Month: November 2016

3 Thoughtful Questions for Entrepreneurs


After reading a thoughtful book, I find it tough to remember what I actually read a couple of weeks later. So after reading Zero to One by Peter Thiel, co-founder of PayPal and Palantir, I decided to write down three nuggets for entrepreneurs worthy to chew over. If you don’t see yourself as an entrepreneur, take advice from Reid Hoffman, co-founder of LinkedIn: we are all entrepreneurs of not only our businesses, but also our personal and professional lives.

  1. Are We Making Vertical or Horizontal Progress?
    I tend to think about progress as generally making something faster and better – faster computers or higher buildings. However, Thiel splits it into two:

    • Horizontal progress (traditional idea of progress) is replication or globalization. China built railroads and cities in 20 years that took the United States 100 years by copying. But is there anything new here?
    • Vertical progress (technological progress) are new inventions that change the way we live: the wheel, horse-drawn carriages, automobiles, planes, rockets, and computers.


Entrepreneurs make vertical progress. Most large corporations make horizontal progress.

  1. Is the Future Definite or Indefinite? Optimistic or Pessimistic?
    • The view in China is definite and pessimistic. Its economy has been growing in leaps and bounds, but by following the footsteps of American growth the past century. Rapid growth is unsustainable, so what is next?
    • American baby boomers saw the world as definite and optimistic. Job security is guaranteed as long as you worked hard and moved up the ranks.
    • Europe is currently in an indefinite and pessimistic mood. The population is aging and growth is slowing, but unsure of what will happen.
    • Americans are indefinitely optimistic. College graduates are taught to diversify their skill sets and wear many hats. Who knows where the bright future will take them next?


These views lead us to the power law, which advises you to make as few investments as possible because 20% of investments reap you 80% of the benefits (Pareto). So should we invest our money and time in a few successful endeavors or in many to hedge our bets? Which view is best to navigate today’s world?

  1. How Do We Uncover the World’s Secrets to Find Success?
    There are three different types of goals:

    • “Goals that can be satisfied with minimal effort”
    • “Goals that can be satisfied with serious effort”
    • “Goals that cannot be satisfied, no matter how much effort one makes”

Entrepreneurs who find goals that can be satisfied with serious effort are the Facebooks and Googles of today.

Do you agree with Thiel’s interpretation of the entrepreneurial world? Are there other concepts you found helpful in starting and managing your business or career?

Zero to One – Notes on Startups, or How to Build the Future by Peter Thiel with Blake Masters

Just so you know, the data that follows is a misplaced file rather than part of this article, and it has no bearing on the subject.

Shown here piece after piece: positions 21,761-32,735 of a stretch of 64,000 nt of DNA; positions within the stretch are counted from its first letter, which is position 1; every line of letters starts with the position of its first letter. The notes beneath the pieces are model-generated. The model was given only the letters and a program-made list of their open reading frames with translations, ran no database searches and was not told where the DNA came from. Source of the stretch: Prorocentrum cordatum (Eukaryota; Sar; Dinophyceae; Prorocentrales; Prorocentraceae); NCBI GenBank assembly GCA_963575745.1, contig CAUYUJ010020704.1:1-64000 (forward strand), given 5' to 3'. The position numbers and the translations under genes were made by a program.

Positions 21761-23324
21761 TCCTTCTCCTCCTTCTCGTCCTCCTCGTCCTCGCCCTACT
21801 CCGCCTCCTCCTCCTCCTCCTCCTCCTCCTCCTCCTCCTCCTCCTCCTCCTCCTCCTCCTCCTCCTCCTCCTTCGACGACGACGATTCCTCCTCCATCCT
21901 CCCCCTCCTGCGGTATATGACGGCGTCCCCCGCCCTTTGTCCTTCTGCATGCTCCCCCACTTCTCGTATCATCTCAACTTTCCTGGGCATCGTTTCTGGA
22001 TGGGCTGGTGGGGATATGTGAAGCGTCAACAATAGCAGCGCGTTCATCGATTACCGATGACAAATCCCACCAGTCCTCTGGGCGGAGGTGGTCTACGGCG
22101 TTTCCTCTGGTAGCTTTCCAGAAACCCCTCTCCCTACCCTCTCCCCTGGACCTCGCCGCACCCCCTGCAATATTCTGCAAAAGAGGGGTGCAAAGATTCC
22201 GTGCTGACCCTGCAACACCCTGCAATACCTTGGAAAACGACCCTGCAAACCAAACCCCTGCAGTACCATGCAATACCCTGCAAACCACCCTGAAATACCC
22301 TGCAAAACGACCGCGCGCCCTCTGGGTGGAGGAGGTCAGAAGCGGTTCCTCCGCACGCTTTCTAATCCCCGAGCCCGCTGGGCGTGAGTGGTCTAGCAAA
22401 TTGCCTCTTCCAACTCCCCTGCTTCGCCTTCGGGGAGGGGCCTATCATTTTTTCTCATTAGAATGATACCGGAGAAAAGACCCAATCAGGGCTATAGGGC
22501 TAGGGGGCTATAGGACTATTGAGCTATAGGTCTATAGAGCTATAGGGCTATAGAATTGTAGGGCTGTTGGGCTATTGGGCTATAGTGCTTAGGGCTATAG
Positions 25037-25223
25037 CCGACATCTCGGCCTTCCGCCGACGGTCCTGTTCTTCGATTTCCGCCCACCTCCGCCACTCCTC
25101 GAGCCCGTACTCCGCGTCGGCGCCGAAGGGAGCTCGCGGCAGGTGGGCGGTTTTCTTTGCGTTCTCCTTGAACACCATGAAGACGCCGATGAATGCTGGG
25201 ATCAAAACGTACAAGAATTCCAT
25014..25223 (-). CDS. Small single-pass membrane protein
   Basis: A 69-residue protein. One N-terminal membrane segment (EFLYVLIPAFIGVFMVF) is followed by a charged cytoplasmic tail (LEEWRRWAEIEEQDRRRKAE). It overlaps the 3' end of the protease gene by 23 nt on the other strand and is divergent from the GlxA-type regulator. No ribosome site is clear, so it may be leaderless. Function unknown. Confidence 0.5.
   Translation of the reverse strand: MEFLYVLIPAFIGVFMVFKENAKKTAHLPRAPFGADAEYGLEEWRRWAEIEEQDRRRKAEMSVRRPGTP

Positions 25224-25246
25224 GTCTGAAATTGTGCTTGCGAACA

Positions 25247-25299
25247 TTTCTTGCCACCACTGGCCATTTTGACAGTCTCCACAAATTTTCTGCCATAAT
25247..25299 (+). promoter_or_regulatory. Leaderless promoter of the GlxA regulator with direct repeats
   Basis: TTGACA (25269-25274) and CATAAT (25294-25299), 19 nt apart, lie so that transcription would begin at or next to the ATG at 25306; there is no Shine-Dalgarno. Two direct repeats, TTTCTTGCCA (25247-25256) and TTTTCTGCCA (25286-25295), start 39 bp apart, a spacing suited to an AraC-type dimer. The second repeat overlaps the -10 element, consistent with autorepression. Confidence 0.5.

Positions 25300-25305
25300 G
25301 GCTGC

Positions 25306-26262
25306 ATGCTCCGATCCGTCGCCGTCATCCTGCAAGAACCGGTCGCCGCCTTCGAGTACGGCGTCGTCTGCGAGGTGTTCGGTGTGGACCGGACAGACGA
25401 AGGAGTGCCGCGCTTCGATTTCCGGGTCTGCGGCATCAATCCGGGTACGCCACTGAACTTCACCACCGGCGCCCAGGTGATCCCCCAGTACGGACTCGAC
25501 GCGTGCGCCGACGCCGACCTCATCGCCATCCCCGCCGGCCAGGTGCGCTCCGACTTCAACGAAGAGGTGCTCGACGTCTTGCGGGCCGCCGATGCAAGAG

Other Reading

Math Explains Coincidences, Getting Fat, and Death

Curated by CLAI

SURPRISING COINCIDENCES: We tend to fail to understand how the basic laws of probability work and our selective attention, which lead to great surprise at many coincidences. Stunning coincidences are only natural — like stumbling into a close friend halfway around the world or meeting someone with the same birthday can be explained by simple mathematics.

  • In a group of 366 people, there’s 100 percent probability that two people will have the same birthday — since there are only 365 days in a year, excluding leap year. In a group of 23 people, there’s >50% two people in the room have the same birthday
  • We also have selective attention — we notice and remember coincidences, but we hardly ever heed their absence.

Credits: Guillaume Jacquenot (Wikimedia Commons)

FAT TEMPTATION: Drop a bunch of kale into your cart and you’re more likely to head next to the ice cream or beer section. The more “virtuous” products you have in your basket, the stronger your temptation to succumb to vice. When shown a burger, their average guess was 734 calories; when shown the same burger alongside three celery sticks, the average guess dropped to 619. These are not rational calculations; they betray the shortcuts your brain takes in its running tally of vice and virtue.

LIFE EXPECTANCY OF MUSICIANS BY GENRE: Musicians from the older genres – blues, jazz (including bebop and dixieland), country (including country and western, boogie woogie, honky tonk and bluegrass), and gospel (including spiritual and Christian rock) – enjoyed, on average, similar lifespans as those from the U.S. population with the same year of birth and gender.

  • The next group – R&B (including doo wop and soul), pop, folk (including ballad and polka) and world music – had lower life expectancies compared with the U.S. population.
  • Thereafter, the gap between population lifespans and average age of death for the more recent genres – rock (including rockabilly), electronic (including experimental, techno, disco, and funk), punk, metal, rap and hip hop – widens.